Previously, the overall concepts of conflict and crisis communication were examined as a methodology for influencing and persuading behavioral change (Vecchi, 2009b). This article will build upon that foundation by examining and detailing the critical task of putting conflict and crisis communication theory into practice through the application of specific strategies and tactics. Specifically, the Behavioral Influence Stairway Model (BISM) (NCNC, 2003; Vecchi, Van Hasselt, & Romano, 2005; Vecchi, 2009a) will serve as the basis of the overall strategy to be employed in conflict and crisis situations in developing a "relationship" by which the communicator influences the person in crisis to comply. Several communication approaches will also be covered, which will serve as the tactics by which the communicator can apply the BISM strategy to various situations. Finally, suicide intervention methodology will be examined to illustrate strategies and tactics derived from the BISM.
Determining Communication Approaches in Conflict and Crisis Situations
People communicate to satisfy needs, whether they are instrumental or expressive. Wilmot & Hocker (1998) categorize needs as falling into one of four general categories: 1) content, 2) relational, 3) identity, and 4) process. Content needs are substantive, such as food, money, or transportation. Relational needs have to do with the way people treat one another; if someone feels disrespected or patronized, then this need would be lacking. Identity needs have to do with feelings of security, saving face, and recognition. Process needs relate to the structure or forum of the dialogue--mediation versus court hearings or formal versus informal. People also communicate on two levels: content and emotion. These levels vary. depending on the degree of conflict or crisis that a person is experiencing (Vecchi, 2009a, 2009b).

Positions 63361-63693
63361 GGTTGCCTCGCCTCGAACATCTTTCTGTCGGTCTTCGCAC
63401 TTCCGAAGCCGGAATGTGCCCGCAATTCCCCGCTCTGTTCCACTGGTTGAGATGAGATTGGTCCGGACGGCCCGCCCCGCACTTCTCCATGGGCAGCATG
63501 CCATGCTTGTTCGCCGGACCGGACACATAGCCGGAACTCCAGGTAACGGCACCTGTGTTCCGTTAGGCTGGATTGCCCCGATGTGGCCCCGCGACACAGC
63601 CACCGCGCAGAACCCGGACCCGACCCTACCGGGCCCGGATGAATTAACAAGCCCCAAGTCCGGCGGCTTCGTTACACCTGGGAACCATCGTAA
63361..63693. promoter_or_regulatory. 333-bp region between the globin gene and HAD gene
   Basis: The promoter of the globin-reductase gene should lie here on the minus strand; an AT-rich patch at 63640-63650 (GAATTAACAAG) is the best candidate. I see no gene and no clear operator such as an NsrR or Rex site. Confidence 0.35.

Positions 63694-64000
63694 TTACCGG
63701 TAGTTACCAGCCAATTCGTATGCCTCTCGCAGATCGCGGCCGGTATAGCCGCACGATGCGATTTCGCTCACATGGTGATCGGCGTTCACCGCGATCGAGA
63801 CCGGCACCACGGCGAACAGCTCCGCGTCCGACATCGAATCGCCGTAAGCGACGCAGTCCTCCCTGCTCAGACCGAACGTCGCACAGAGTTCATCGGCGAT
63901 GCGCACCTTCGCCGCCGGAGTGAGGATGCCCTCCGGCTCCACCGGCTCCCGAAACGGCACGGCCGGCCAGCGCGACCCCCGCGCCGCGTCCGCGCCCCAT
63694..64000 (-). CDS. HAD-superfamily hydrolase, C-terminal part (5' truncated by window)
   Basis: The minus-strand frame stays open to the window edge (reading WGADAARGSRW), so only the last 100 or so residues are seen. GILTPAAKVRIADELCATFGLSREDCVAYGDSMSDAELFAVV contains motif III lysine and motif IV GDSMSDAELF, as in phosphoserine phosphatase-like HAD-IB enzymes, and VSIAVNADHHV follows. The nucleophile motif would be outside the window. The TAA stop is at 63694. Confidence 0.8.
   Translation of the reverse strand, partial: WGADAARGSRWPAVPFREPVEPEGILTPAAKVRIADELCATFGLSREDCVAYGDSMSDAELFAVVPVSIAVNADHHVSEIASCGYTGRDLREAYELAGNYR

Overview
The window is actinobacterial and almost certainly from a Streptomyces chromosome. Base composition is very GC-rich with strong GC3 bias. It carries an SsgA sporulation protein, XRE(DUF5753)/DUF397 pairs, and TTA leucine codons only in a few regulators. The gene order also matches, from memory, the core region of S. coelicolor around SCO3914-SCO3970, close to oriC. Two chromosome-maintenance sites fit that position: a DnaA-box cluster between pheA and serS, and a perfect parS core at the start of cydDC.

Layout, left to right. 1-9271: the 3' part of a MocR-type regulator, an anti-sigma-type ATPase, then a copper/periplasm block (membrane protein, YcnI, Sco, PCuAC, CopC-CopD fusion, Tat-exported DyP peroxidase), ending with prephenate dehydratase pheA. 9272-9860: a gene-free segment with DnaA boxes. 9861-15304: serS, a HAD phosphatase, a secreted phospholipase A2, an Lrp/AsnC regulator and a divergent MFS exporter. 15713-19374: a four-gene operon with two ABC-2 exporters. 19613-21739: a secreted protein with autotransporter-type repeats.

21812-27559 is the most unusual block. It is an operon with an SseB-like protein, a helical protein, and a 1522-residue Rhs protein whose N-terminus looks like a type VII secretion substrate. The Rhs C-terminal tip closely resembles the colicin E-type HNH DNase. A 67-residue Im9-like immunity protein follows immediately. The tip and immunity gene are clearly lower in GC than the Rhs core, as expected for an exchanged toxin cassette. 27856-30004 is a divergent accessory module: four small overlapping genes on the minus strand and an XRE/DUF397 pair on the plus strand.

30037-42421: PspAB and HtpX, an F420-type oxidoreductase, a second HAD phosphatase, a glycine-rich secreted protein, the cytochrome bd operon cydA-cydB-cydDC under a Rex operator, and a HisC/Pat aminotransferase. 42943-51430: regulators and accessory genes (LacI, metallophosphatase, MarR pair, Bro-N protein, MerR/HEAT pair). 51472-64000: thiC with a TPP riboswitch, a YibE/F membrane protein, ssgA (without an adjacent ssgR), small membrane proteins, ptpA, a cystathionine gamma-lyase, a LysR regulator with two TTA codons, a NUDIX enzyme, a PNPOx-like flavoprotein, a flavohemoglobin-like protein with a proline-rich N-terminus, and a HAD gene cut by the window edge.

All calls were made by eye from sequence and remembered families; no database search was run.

Although both conflict and crisis situations can have both substantive and expressive components, it is the focus that distinguishes between them. In conflict situations such as hostage-taking, kidnapping, divorce, or high stakes mediation, the focus is on substantive or content needs, such as trading hostages for money or obtaining custody of children. Conflict situations are rational and require problem-solving approaches (Dattilio & Freeman, 2000; Fisher, Ury, & Patton, 2001; Mullins, 2002; Rogan, Hammer, & Van Zandt, 1997; Slatkin, 2005; Ury, 1991). Conversely, in crisis situations such as suicide, the focus is on expressive or identity needs, such as ventilating emotions, saving face, or recognition (Booth, Vecchi, Finney, Van Hasselt, & Romano, 2009; Daniels, Royster, & Vecchi, 2007; Greenstone & Leviton, 2002; McMains & Lanceley, 2003; Rogan, Hammer, & Van Zandt, 1997; Rosenbluh, 2001; Slatkin, 2005; Van Hasselt, Flood, Romano, Vecchi, de Fabrique, & Regini, 2005). Crisis situations have the additional element of the person having exceeded his or her ability to cope; these situations are irrational and require crisis intervention approaches (Vecchi, 2009a, 2009b). A litmus test that can be used to assist the communicator in determining whether the situation calls for crisis intervention or problem-solving is to ask two questions:
1. Is the person rational and goal-oriented?
2. Does the person want to talk to the communicator?
If the answer is yes...
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